• • Why water is important for the business, and to what degree • How water is used • How the business’ activities impact water resources • What challenges the business faces in water management Closely tracking local water conditions, including hydrological, social, economic, and political factors, can give companies room to plan for a wide range of scenarios. Quantifiable goals and targets for water-use efficiency and conservation should be set to minimize water impacts and other associated water-related risks. For water-scarce or high-risk regions and key areas of operation and sourcing, contingency plans can be developed to respond to risks such as decreasing water quality, higher water prices, extreme hydrologic events, and local economic development. The following guidelines for the development of a water management plan can help identify and prioritize specific measures, and establish implementation schedules: a. Affirm top management commitment by emphasizing the positive potential for the bottom line. b. Finalize a set of initial priorities and goals for the program. c. Consult water suppliers, industry associations, and regulatory agencies for guidance, examples of best management practices, technical assistance or financial incentives, and information about applicable regulations. d. Form a water team staffed by representatives of every business function that uses water or that has the potential to pollute water. e. Create a water management program and develop tasks and measures based on the water footprint and impact assessments. f. Communicate water management objectives to employees and external stakeholders and invite feedback. Business for Social Responsibility & the Pacific Institute | At the Crest of a Wave: A Proactive Approach to Corporate Water Strategy 19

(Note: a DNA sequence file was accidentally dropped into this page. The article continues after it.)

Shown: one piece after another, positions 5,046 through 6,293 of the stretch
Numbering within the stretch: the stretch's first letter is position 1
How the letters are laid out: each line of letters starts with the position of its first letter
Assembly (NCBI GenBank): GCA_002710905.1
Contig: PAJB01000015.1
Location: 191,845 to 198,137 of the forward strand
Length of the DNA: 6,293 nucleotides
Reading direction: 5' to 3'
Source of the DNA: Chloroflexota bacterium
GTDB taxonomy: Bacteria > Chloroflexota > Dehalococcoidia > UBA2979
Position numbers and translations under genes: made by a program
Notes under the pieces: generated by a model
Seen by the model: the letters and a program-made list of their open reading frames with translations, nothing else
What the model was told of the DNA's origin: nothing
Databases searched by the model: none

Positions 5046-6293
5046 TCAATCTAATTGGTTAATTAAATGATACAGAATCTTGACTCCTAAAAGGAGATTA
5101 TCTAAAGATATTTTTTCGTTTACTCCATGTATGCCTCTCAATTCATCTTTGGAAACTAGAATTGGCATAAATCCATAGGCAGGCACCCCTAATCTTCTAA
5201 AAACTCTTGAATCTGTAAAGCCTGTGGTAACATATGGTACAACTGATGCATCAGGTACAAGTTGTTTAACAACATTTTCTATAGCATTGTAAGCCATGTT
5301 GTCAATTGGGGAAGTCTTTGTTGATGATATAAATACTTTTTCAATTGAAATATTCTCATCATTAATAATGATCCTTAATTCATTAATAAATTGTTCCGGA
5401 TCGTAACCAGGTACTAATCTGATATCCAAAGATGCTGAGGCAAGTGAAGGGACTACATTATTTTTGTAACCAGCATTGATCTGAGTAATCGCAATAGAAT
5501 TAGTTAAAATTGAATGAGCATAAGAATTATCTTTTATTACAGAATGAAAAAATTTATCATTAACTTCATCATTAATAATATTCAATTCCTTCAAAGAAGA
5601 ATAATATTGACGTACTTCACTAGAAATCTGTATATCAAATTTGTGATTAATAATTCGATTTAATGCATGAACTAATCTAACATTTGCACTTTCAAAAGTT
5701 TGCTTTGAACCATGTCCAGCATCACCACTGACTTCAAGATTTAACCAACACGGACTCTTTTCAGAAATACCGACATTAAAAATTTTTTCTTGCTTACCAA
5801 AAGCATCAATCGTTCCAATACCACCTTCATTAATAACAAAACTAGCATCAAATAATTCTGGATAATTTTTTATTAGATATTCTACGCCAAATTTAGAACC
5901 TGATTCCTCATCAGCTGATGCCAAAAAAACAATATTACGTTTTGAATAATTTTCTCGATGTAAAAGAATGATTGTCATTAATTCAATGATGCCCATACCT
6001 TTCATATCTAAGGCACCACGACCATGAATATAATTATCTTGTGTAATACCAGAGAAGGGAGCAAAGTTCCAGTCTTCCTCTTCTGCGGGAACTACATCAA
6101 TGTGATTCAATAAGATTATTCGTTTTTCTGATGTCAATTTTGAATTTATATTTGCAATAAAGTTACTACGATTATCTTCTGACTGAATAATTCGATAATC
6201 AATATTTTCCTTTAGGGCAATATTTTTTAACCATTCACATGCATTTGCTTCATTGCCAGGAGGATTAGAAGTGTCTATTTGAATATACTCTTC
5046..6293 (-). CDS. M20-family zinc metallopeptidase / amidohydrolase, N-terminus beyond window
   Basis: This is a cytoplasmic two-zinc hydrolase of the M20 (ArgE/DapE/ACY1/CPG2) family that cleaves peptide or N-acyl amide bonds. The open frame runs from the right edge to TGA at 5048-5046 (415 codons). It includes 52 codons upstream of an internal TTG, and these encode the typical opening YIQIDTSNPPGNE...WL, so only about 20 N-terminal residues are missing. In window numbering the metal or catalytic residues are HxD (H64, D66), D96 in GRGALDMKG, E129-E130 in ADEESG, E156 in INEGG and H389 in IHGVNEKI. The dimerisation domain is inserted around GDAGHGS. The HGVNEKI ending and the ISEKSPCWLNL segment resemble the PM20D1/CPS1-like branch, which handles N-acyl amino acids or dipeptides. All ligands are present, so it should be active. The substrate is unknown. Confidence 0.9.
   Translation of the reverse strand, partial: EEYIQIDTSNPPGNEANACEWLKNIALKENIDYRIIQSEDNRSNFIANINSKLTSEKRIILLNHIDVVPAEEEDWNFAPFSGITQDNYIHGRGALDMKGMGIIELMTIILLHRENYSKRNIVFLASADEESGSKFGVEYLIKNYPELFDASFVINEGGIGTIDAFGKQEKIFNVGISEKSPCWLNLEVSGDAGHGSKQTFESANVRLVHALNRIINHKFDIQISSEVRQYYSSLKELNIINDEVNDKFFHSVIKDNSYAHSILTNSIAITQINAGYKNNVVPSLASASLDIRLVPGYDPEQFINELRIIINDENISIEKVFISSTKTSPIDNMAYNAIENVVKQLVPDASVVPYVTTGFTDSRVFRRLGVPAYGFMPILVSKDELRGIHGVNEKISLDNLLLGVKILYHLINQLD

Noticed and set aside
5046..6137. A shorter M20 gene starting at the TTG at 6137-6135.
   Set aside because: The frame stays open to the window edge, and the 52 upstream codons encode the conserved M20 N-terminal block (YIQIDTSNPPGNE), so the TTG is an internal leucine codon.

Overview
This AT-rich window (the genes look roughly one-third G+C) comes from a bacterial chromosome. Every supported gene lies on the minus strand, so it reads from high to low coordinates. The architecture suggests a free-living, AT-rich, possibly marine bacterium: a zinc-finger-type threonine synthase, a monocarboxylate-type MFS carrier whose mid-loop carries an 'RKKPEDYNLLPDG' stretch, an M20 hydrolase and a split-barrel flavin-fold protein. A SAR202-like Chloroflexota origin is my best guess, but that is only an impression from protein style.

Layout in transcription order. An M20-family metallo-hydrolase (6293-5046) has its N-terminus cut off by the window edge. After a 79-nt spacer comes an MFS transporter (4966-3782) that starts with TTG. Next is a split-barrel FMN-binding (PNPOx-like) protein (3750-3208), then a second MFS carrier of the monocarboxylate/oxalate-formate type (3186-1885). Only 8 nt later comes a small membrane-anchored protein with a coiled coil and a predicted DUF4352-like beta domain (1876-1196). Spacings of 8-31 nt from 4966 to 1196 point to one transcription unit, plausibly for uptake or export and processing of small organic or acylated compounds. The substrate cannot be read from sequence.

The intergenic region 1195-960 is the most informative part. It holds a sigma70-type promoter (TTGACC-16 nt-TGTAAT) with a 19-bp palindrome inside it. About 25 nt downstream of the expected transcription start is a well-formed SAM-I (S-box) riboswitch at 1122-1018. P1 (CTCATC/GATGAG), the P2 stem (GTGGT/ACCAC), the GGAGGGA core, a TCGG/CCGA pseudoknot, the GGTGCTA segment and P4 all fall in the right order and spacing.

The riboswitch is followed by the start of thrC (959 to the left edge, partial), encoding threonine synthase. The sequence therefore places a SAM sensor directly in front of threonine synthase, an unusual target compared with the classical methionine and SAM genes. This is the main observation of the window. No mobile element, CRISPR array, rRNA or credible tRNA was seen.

• Companies may also wish to consider applying full-cost accounting xv to evaluate and compare potential water strategies and management measures. Full-cost accounting is based on a life-cycle approach, and aims to identify and quantify all internal and external environmental and social costs associated with certain business decisions or activities. Companies can use full-cost accounting to measure the “true cost” of their water use and discharges, in order to incorporate water factors into their overall business strategy and decision making. Although there is no standardized method for full-cost accounting for water, some water-related issues companies could consider quantifying include: Direct costs Box 9: Water Conservation Calculated Savings – • Water use and wastewater discharge fees Corporate Examples • Pretreatment technology • BMW conducted a Sustainable Value project, • Energy cost associated with water use which calculated the savings from water (heating, pumping, water treatment conservation measured by profit per cubic meter etc.) use and compared it against 16 other automobile • Regulatory cost (permits, compliance manufacturers. assessment, etc.) • PepsiCo uses a Capital Expenditure Filter that • Cost for water management measures ensures that sustainability issues, including water, (staff time and resources, technology, are formally considered in all major capital equipment and materials) expenditure proposals. • Kirin uses an environmental accounting program to measure the impact of water use in business Indirect costs and the financial benefits derived from water- • Disruption of service conservation projects. • Site location limitations • Merck is developing a methodology to assign a • License to operate or grow (marginal cost structure to water that reflects its true value. cost for capacity expansion) • Merck and several others also mention the • Relationships with stakeholders connection between water use and energy, and (suppliers, financial institutions, plan to factor water information in energy use management. employees, regulators, customers, shareholders, neighbors and local Sources: BMW Group Sustainable Value Report communities) 2005/2006; PepsiCo Annual Report 2005; The Kirin • Health of employees and neighbors Group CSR Report 2006; Merck & Co. Inc Corporate Responsibility 2004-2005 Report. • Loss or damage of ecosystem/species Business for Social Responsibility & the Pacific Institute | At the Crest of a Wave: A Proactive Approach to Corporate Water Strategy 20